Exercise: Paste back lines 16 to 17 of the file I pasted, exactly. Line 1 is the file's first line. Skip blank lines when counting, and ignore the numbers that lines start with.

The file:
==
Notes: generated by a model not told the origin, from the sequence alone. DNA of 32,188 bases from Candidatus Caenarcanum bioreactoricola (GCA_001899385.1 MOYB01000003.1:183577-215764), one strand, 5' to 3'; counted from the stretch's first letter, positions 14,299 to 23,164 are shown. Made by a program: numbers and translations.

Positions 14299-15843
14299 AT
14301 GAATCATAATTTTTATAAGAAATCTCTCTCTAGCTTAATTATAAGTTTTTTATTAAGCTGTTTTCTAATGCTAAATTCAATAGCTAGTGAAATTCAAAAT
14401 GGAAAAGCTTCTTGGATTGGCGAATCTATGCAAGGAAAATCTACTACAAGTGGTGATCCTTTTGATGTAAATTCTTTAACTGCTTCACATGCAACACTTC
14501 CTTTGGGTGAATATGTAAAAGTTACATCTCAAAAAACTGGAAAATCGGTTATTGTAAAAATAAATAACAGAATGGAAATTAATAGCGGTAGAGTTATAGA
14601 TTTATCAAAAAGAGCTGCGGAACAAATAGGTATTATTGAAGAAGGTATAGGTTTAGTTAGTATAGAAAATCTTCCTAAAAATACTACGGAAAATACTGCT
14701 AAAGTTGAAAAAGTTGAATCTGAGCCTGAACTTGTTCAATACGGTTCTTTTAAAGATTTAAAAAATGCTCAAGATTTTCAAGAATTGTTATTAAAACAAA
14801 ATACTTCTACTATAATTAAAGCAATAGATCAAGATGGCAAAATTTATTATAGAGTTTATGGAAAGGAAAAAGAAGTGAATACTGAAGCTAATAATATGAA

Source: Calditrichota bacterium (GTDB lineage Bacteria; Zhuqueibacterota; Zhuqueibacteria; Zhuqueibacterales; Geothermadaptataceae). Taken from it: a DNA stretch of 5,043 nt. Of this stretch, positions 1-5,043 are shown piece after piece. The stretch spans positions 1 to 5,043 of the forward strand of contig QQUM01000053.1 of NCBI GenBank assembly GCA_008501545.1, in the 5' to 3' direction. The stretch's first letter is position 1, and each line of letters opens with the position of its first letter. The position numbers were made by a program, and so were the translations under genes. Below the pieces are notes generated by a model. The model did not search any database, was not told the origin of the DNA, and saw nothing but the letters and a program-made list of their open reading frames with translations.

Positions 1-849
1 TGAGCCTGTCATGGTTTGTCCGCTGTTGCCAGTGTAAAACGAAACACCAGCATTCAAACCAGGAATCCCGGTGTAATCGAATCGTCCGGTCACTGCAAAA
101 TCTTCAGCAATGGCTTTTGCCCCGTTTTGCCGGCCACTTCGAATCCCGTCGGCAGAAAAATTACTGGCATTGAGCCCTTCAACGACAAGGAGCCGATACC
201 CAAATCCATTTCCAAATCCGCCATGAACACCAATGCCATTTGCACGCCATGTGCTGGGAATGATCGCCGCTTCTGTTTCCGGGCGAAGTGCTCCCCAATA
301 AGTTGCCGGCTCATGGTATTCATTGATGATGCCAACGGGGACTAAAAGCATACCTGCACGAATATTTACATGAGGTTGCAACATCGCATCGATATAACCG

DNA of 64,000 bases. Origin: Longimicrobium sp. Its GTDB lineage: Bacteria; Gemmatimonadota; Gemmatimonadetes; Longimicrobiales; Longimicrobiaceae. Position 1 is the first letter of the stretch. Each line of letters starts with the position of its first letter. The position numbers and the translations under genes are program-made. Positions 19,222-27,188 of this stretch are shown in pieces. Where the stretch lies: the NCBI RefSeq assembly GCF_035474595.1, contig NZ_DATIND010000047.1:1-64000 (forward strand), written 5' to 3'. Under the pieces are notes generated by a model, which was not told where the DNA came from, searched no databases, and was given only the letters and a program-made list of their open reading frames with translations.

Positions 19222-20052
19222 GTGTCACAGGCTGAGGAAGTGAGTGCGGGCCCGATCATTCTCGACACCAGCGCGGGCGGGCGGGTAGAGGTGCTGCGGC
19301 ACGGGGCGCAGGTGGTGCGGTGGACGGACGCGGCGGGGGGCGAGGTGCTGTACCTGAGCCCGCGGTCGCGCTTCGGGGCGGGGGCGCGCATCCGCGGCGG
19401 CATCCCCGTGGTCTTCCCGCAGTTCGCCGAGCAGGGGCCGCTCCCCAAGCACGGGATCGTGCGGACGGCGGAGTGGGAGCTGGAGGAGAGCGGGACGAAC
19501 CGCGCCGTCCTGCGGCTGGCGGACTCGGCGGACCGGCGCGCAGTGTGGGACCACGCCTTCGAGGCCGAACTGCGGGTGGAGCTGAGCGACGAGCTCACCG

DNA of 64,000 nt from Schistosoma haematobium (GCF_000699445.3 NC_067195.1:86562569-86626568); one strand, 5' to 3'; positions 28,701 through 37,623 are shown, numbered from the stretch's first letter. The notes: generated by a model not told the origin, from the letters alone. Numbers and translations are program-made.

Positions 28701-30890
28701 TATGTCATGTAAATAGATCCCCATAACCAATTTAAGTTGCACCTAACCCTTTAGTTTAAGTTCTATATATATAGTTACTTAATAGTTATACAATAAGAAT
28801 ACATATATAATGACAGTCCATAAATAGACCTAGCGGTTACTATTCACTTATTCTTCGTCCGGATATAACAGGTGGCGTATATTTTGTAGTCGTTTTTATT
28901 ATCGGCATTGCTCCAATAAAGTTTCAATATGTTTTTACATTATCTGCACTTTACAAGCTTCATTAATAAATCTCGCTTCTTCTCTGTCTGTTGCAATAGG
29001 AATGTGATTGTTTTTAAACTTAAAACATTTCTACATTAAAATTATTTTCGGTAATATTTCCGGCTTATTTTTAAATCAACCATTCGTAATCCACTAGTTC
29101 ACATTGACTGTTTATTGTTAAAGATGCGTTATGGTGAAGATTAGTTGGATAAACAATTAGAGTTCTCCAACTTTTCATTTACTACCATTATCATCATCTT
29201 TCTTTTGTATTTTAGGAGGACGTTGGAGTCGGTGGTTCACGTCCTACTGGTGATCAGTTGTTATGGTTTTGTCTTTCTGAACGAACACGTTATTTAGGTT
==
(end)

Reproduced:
DNA of 64,000 bases. Origin: Longimicrobium sp. Its GTDB lineage: Bacteria; Gemmatimonadota; Gemmatimonadetes; Longimicrobiales; Longimicrobiaceae. Position 1 is the first letter of the stretch. Each line of letters starts with the position of its first letter. The position numbers and the translations under genes are program-made. Positions 19,222-27,188 of this stretch are shown in pieces. Where the stretch lies: the NCBI RefSeq assembly GCF_035474595.1, contig NZ_DATIND010000047.1:1-64000 (forward strand), written 5' to 3'. Under the pieces are notes generated by a model, which was not told where the DNA came from, searched no databases, and was given only the letters and a program-made list of their open reading frames with translations.

Positions 19222-20052